Rocketcams offer dazzling views of Atlas 5 launch
BY JUSTIN RAY
Posted: February 26, 2012
When the largest and most powerful Atlas rocket in history thundered to space Friday, three onboard video cameras captured the stunning views of what it's like to ride the vehicle off the launch pad and into orbit.
Check out these amazing videos of the launch, which are presented here for Spaceflight Now+Plus users with the live liftoff audio. (Subscriptions are the only source of income that keep this website alive)
A third camera was affixed to the Centaur with an ideal view of the RL10 engine burning while looking back at Earth.
It was the 105th mission for Ecliptic's "rocketcam" program, including 96 rocket launches and 9 aboard satellites. The cameras were used throughout the final phase of the space shuttle program and others are orbiting the Moon today on NASA's twin GRAIL spacecraft to image the lunar surface as part of an educational project with Sally Ride.
The footage of Friday's launch begins with the Earth-facing camera on the first stage showing the launch pad water deluge system activating to flood the site for sound-dampening as the RD-180 main engine roars to life, shaking off layers of ice from the liquid oxygen tank. The Aerojet solid boosters then light, propelling the giant 206-foot-tall rocket off the mobile launching platform in scant seconds.
A roll maneuver and pitchover is commanded to position the rocket in the correct orientation for its flight downrange over the Atlantic Ocean atop two-and-a-half-million pounds of thrust.
Just over three minutes into the launch, the space-facing camera witnessed the bulbous nose cone that shrouded the Navy satellite payload during ascent through the atmosphere separating to fall away.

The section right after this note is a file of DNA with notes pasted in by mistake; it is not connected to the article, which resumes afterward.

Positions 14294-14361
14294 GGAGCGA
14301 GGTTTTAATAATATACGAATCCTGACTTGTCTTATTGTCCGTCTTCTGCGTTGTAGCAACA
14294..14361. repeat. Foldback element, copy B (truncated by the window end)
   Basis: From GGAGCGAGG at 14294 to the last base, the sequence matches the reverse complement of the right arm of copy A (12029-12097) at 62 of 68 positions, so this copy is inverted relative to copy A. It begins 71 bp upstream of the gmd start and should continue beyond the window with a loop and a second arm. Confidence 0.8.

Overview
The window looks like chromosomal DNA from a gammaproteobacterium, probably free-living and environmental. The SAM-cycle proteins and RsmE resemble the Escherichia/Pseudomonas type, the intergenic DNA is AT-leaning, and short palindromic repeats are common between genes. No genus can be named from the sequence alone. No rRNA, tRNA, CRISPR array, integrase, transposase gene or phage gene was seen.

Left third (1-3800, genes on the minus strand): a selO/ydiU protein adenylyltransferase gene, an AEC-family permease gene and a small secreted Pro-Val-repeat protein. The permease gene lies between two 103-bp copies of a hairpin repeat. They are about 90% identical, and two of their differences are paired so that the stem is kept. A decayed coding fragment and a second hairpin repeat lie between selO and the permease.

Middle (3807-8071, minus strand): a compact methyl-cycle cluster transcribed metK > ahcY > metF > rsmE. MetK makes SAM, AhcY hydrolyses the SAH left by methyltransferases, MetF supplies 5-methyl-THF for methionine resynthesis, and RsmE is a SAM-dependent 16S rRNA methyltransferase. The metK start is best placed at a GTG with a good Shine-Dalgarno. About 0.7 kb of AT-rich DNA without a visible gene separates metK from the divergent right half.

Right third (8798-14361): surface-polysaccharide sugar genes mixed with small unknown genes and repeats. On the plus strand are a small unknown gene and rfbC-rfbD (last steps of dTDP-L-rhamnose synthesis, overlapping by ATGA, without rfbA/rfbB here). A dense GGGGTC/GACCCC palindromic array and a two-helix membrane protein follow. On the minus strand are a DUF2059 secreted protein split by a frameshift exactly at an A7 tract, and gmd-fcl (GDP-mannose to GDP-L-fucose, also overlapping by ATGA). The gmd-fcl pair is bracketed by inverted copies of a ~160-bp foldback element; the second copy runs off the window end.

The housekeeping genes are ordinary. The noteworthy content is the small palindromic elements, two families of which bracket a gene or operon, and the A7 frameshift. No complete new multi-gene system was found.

That same camera, a minute later, showed the Centaur flying free from the core stage and igniting for the first of three planned firings to heave the 15,000-pound spacecraft into the proper orbit.
A switch to Centaur's aft-facing camera then occurred to provide a dramatic movie of what riding the venerable upper stage is like as the vehicle flew into a beautiful sunset over the Central Atlantic while accelerating to orbital velocity.
The rock-steady stage and its dependable Pratt & Whitney Rocketdyne RL10 fired for eight minutes to achieve a parking orbit around Earth of 90 by 337 nautical miles high, tiled 28 degrees to the equator.
It was the 200th launch of a Centaur dating back 50 years.
At that point in the flight, the video was finished. But the Centaur would go on to perform two more burns and successfully deploy the MUOS 1 satellite three hours after liftoff.
See a rocketcam photo gallery from the launch.
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